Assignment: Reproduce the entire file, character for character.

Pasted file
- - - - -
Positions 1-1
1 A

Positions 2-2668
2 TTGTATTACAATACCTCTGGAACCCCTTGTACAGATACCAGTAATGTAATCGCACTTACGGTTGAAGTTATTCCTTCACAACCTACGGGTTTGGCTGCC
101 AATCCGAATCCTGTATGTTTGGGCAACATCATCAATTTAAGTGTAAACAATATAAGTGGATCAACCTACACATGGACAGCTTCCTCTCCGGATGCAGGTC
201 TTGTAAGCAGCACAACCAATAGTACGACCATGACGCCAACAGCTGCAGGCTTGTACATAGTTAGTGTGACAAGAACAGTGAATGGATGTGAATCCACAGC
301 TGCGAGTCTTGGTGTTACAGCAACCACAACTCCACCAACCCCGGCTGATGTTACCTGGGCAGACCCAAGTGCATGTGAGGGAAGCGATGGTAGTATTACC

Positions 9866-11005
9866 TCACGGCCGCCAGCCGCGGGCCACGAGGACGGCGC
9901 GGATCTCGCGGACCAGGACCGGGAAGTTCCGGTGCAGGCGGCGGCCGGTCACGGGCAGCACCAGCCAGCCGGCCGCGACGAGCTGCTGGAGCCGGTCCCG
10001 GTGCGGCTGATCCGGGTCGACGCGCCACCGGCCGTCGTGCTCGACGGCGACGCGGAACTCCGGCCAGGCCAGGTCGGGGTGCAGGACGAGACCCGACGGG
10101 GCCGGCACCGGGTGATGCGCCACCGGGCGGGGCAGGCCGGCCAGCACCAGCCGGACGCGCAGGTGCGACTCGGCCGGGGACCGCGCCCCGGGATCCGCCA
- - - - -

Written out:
Positions 1-1
1 A

Positions 2-2668
2 TTGTATTACAATACCTCTGGAACCCCTTGTACAGATACCAGTAATGTAATCGCACTTACGGTTGAAGTTATTCCTTCACAACCTACGGGTTTGGCTGCC
101 AATCCGAATCCTGTATGTTTGGGCAACATCATCAATTTAAGTGTAAACAATATAAGTGGATCAACCTACACATGGACAGCTTCCTCTCCGGATGCAGGTC
201 TTGTAAGCAGCACAACCAATAGTACGACCATGACGCCAACAGCTGCAGGCTTGTACATAGTTAGTGTGACAAGAACAGTGAATGGATGTGAATCCACAGC
301 TGCGAGTCTTGGTGTTACAGCAACCACAACTCCACCAACCCCGGCTGATGTTACCTGGGCAGACCCAAGTGCATGTGAGGGAAGCGATGGTAGTATTACC

Positions 9866-11005
9866 TCACGGCCGCCAGCCGCGGGCCACGAGGACGGCGC
9901 GGATCTCGCGGACCAGGACCGGGAAGTTCCGGTGCAGGCGGCGGCCGGTCACGGGCAGCACCAGCCAGCCGGCCGCGACGAGCTGCTGGAGCCGGTCCCG
10001 GTGCGGCTGATCCGGGTCGACGCGCCACCGGCCGTCGTGCTCGACGGCGACGCGGAACTCCGGCCAGGCCAGGTCGGGGTGCAGGACGAGACCCGACGGG
10101 GCCGGCACCGGGTGATGCGCCACCGGGCGGGGCAGGCCGGCCAGCACCAGCCGGACGCGCAGGTGCGACTCGGCCGGGGACCGCGCCCCGGGATCCGCCA